Sunday, February 17, 2008

Bittersweet Foreign Films

Tonight Anu and I saw the wonderful Israeli film "The Band's Visit," a bittersweet look at the Arab-Israeli chasm in a unique and compelling way, one that avoids direct political confrontation and instead looks at human relations, similarities and differences from a personalized vantage point, and the loneliness that ensues when circumstances cause distance and disconnect between people who hope instead for friendship and understanding.

The acting is excellent on all counts, with even the most minor of characters coming across as believable. The location is a character in itself, chosen clearly to underscore the overwhelming sense of isolation and incompleteness in all the characters' lives. And the music, the only thing that manages to truly fill the empty spaces from which director Eran Kolirin has constructed his narrative tone, is set apart from the rest of the film as a beacon of dignity and hope in an otherwise lonely world. Clearly not a very American film, but one which I recommend highly.

It reminded me of other bittersweet foreign dramedies , all of which join "The Band's Visit" on my personal favorites list (and all of which hang together on the basis of tone and style, not plot similarities).

Wolfgang Becker's "Goodbye Lenin!" is a post-Communist tear-jerker which deals with the transience of cultural and familial stability in a way which rang especially true with my own Central European sensibilities. Unfairly tarred by some as Marxist nostalgia, "Goodbye, Lenin!" is instead a heartfelt look at family, love, loss, and changing times. Like Kolirin's focusing on people rather than politics, Becker makes the central issue not capitalism vs. communism but rather the precarious nature of striking a balance between freedom and progress on one hand, and rootedness and cultural heritage on the other.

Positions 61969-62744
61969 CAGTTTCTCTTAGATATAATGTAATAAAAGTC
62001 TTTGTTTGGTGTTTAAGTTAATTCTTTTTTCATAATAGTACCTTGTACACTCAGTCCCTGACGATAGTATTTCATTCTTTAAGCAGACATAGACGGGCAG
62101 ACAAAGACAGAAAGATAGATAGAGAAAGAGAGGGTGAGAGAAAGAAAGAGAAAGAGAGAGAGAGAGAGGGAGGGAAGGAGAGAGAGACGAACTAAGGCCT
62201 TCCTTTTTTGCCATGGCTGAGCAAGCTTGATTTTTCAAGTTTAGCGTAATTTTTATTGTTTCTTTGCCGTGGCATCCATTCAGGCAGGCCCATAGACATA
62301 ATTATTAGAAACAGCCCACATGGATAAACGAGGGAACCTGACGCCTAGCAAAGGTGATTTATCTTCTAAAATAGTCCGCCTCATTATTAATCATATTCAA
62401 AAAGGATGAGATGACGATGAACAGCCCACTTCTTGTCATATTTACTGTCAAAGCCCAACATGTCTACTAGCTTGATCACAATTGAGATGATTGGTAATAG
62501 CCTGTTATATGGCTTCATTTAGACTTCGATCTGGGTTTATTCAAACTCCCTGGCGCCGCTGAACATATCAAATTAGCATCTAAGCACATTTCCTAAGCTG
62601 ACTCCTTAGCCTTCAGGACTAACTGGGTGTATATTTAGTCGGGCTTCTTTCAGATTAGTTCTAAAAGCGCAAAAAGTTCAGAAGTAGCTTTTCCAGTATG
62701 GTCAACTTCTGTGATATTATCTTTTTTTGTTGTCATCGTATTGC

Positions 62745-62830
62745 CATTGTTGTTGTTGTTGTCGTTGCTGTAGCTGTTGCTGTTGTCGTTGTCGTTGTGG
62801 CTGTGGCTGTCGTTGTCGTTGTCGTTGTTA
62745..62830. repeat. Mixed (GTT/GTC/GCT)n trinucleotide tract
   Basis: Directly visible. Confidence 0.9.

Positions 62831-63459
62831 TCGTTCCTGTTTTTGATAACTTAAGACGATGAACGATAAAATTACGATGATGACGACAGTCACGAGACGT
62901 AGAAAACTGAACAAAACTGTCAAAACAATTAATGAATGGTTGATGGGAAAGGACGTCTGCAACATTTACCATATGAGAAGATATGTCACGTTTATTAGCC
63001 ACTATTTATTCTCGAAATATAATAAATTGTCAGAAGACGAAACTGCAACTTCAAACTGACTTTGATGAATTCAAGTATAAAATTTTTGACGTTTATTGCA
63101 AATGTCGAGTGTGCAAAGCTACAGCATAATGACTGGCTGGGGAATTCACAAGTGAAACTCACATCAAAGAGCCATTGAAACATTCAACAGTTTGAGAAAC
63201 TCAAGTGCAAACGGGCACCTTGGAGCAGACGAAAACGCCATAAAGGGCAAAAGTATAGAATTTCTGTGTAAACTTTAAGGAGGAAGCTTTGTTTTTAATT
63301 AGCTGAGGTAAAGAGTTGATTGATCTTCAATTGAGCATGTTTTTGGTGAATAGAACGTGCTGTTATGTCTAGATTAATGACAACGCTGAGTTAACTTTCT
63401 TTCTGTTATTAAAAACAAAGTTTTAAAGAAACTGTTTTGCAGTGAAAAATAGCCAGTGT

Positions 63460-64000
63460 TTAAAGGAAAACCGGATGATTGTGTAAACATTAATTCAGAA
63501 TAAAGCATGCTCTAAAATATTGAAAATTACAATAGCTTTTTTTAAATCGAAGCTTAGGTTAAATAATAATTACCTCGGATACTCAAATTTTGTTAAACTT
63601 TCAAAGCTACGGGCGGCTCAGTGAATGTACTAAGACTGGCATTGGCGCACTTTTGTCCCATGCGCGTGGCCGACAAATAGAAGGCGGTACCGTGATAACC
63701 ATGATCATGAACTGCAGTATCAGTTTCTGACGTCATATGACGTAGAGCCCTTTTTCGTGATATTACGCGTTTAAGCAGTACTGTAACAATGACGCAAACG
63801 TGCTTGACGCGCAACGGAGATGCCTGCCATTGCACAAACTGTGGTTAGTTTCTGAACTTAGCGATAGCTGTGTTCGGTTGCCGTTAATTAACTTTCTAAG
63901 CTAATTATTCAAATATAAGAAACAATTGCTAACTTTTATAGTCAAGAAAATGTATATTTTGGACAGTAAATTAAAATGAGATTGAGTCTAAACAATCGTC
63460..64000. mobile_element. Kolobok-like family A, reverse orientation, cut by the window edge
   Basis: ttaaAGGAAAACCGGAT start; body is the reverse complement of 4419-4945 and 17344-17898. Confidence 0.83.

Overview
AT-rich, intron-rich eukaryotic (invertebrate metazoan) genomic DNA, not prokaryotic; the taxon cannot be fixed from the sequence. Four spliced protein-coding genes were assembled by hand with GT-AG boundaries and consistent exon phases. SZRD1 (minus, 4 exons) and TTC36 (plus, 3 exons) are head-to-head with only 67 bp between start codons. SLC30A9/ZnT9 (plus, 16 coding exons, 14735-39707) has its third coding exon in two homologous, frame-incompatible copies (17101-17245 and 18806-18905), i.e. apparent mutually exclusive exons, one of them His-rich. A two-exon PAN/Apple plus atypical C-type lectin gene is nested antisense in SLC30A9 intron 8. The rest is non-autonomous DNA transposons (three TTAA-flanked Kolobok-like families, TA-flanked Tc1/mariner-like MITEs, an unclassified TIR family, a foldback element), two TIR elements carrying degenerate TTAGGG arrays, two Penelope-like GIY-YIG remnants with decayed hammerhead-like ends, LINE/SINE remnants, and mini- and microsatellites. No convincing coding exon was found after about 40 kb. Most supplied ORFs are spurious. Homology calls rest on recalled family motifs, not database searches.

"What to do in Case of Fire?" is the best punk rock film since "Repo Man," and like with the other films discussed, Gregor Schnitzler manages to strike another delicate balance -- this one between nostalgia and realism regarding the interesting and passionate, yet difficult, politically and socially charged punk heyday of the late 1970s to mid 1980s. Dealing with the different paths that a group of punk anarchist friends have taken since those times, and an event which forces them all back together for one last chance at friendship and meaning in their lives, "What to do in Case of Fire?" takes to task the selfishness and emptiness of the "Me Generation" backlash against the tumultuous times that preceded -- while still not making the good old days seem better than they really were.

Finally, Mira Nair's "Monsoon Wedding" rounds out this list of great bitersweet films. Simultaneously realistic and romantic, "Monsoon Wedding" deals with the conflicting and often hypocritical attitudes about love, sex and romance that prevail not only in Indian society, but in various forms throughout the world. Again, rather than make a diatribe Nair chose to focus on human stories that reveal the complexities of the situation rather than paint a black and white picture. Charming, and yet bravely gritty in some of its depictions of the relationship between sex and power, like all the films mentioned "Monsoon Wedding" succeeds on many levels.